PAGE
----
There are two reasons why the bicycle inner tube is resistant to UV radiation: First, the inner tube is made from butyl rubber, which is a copolymer consisting of just 1 to 3 % isoprene (2-methyl butadiene) and 97 to 99 % isobutene. Butyl rubber therefore contains far fewer C=C double bonds than does natural rubber. This means that there are also far fewer groups of atoms that can undergo autoxidation and [2+2]-cycloaddition. Second, the inner tube contains added carbon black, which improves its mechanical properties and wear resistance. Carbon black absorbs light of any wavelength (hence its black color) and thus reduces the number of photons that cause degradation. Even rubber that contains a higher proportion of natural rubber (cis-1,4-polyisoprene) can be made more resistant to UV radiation by adding carbon black.

TopDown 4 Tips and Comments

  • This experiment shows the pupils that irradiation can cause photochemical reactions in elastomers that will adversely affect their properties. The conditions employed in the experiment are much more drastic (short-wave, intense UV radiation) than the rubber would experience in reality. It thus is typical of the experiments used to test the properties of materials.
  • There are simpler experiments than this one for introducing pupils to the interaction between light and materials, as well as photochemical reactions. However, the results presented here could be used in project work and/or young scientist experiments and be supplemented with further experiments.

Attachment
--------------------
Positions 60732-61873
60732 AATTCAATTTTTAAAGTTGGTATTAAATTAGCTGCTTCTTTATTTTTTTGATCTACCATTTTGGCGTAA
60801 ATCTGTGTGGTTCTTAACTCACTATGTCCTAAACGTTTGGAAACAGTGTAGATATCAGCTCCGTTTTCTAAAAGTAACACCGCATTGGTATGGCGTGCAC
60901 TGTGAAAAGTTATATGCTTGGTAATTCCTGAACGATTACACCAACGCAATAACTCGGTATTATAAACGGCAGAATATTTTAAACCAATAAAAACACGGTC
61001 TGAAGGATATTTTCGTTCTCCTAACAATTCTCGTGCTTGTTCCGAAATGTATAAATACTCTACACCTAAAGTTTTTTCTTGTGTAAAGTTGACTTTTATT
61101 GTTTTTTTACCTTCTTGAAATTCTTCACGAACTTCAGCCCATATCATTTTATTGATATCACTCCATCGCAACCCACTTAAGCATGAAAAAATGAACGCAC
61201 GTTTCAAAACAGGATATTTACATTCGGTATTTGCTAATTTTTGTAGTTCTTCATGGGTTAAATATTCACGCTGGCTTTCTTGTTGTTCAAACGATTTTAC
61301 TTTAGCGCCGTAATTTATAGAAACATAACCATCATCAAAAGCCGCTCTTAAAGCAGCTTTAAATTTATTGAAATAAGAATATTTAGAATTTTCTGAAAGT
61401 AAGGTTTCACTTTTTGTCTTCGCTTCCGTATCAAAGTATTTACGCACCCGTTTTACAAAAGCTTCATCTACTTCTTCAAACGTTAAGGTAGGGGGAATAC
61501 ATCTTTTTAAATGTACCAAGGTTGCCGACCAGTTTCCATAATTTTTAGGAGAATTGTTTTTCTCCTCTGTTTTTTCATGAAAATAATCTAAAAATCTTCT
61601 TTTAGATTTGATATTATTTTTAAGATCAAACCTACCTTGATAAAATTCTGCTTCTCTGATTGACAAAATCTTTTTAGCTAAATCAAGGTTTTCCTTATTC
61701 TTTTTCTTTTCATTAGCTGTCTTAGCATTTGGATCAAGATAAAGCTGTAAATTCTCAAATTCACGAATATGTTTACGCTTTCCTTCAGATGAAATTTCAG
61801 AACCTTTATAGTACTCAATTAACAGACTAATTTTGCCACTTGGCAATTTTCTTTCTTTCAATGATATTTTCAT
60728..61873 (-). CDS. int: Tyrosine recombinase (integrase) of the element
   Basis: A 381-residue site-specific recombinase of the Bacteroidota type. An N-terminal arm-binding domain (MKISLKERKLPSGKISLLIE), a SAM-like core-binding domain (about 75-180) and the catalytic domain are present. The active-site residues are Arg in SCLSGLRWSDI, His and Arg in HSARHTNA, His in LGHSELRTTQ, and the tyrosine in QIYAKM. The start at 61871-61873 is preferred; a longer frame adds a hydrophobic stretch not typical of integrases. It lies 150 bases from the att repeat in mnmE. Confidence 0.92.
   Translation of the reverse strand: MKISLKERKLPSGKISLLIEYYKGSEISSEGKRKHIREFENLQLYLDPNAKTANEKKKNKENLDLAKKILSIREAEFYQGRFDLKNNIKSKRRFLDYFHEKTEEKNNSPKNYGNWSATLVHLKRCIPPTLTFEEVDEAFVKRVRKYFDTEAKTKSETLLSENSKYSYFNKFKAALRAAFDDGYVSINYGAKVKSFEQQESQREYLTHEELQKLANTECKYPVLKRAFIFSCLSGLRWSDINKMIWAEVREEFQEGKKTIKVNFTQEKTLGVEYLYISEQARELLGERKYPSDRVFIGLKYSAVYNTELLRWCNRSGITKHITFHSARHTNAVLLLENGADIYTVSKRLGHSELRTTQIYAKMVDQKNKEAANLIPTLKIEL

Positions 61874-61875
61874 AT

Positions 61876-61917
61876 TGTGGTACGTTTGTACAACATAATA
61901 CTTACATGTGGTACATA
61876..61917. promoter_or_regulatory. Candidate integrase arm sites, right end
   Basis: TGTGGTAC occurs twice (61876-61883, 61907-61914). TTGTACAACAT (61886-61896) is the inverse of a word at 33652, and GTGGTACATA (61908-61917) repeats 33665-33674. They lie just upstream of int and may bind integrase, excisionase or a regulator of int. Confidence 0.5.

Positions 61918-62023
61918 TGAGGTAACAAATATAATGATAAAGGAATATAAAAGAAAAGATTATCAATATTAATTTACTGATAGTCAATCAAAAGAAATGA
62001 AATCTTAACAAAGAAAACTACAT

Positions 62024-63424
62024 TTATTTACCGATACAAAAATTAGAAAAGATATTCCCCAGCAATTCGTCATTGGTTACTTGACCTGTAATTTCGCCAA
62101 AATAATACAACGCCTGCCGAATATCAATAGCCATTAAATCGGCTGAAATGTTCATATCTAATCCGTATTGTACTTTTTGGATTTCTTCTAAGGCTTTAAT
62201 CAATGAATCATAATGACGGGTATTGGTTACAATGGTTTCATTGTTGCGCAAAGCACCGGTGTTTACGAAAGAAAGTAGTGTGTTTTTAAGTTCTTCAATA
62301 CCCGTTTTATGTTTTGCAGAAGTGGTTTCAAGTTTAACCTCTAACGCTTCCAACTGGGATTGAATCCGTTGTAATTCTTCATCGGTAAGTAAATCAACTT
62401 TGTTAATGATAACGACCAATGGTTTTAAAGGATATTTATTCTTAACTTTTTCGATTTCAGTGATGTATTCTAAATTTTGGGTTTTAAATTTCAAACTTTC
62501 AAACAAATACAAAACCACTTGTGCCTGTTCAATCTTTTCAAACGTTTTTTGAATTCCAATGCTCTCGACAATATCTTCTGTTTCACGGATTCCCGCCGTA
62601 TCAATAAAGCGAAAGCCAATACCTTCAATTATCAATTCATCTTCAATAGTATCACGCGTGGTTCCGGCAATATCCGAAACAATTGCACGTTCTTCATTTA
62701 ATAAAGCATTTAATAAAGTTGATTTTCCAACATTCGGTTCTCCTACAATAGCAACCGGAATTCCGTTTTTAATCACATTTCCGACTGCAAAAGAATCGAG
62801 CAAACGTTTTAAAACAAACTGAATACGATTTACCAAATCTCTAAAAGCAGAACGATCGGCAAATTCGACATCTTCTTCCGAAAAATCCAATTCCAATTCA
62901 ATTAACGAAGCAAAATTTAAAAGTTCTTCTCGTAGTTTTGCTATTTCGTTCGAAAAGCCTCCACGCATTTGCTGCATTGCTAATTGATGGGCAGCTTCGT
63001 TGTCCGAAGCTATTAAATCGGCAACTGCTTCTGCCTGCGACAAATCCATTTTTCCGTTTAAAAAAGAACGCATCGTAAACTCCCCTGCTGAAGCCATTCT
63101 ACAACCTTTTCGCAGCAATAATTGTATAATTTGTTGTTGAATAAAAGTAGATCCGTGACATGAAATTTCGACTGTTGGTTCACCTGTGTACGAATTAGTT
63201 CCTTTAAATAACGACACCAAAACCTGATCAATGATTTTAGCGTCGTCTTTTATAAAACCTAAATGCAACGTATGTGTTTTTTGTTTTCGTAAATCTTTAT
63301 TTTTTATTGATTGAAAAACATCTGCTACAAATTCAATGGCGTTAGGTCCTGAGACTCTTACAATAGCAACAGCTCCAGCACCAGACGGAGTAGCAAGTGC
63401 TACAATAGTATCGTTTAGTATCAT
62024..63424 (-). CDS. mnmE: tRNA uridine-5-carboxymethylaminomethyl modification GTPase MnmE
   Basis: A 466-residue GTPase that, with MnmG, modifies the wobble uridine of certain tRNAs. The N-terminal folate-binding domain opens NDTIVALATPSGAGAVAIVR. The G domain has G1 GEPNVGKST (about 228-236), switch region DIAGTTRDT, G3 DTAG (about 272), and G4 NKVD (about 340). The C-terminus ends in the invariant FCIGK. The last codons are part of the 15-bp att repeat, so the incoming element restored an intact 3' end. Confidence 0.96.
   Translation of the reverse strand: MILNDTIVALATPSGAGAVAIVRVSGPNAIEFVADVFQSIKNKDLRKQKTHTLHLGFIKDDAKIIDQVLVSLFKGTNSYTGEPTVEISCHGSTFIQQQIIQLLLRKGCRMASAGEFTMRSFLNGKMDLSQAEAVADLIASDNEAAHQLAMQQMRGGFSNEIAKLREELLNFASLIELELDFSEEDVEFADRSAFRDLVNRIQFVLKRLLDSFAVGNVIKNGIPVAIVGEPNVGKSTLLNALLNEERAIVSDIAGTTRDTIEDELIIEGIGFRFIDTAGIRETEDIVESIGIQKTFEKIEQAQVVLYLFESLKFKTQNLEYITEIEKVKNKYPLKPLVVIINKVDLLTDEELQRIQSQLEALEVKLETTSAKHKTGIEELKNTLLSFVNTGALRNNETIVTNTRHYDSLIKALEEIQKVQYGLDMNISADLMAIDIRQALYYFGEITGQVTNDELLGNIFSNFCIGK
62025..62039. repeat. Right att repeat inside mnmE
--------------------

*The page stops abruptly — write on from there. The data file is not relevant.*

TopBottom  5 Supplementary Information

The starting point for the chemical reactions of polymers on exposure to visible and UV light is the electronic transition induced by absorption of the electromagnetic radiation (see also http://www.chemiedidaktik.uni-wuppertal.de/ > Licht und Farbe, Licht und Energie).
Under normal conditions, i.e. at room temperature and away from light, molecules are in their base electron configuration (see Fig. 1). The permitted energy levels in the molecule are each fully occupied from the bottom up to the top with pairs of electrons. In molecular orbital theory, the highest occupied energy level is termed the HOMO (highest occupied molecular orbital). Figure 1 illustrates occupancy of the HOMO in the form of two opposing arrows to signify that the electrons have opposite spin. The next energy level above the HOMO permitted for the molecule but not occupied with electrons when the molecule is in the ground state is called the LUMO (lowest unoccupied molecular orbital).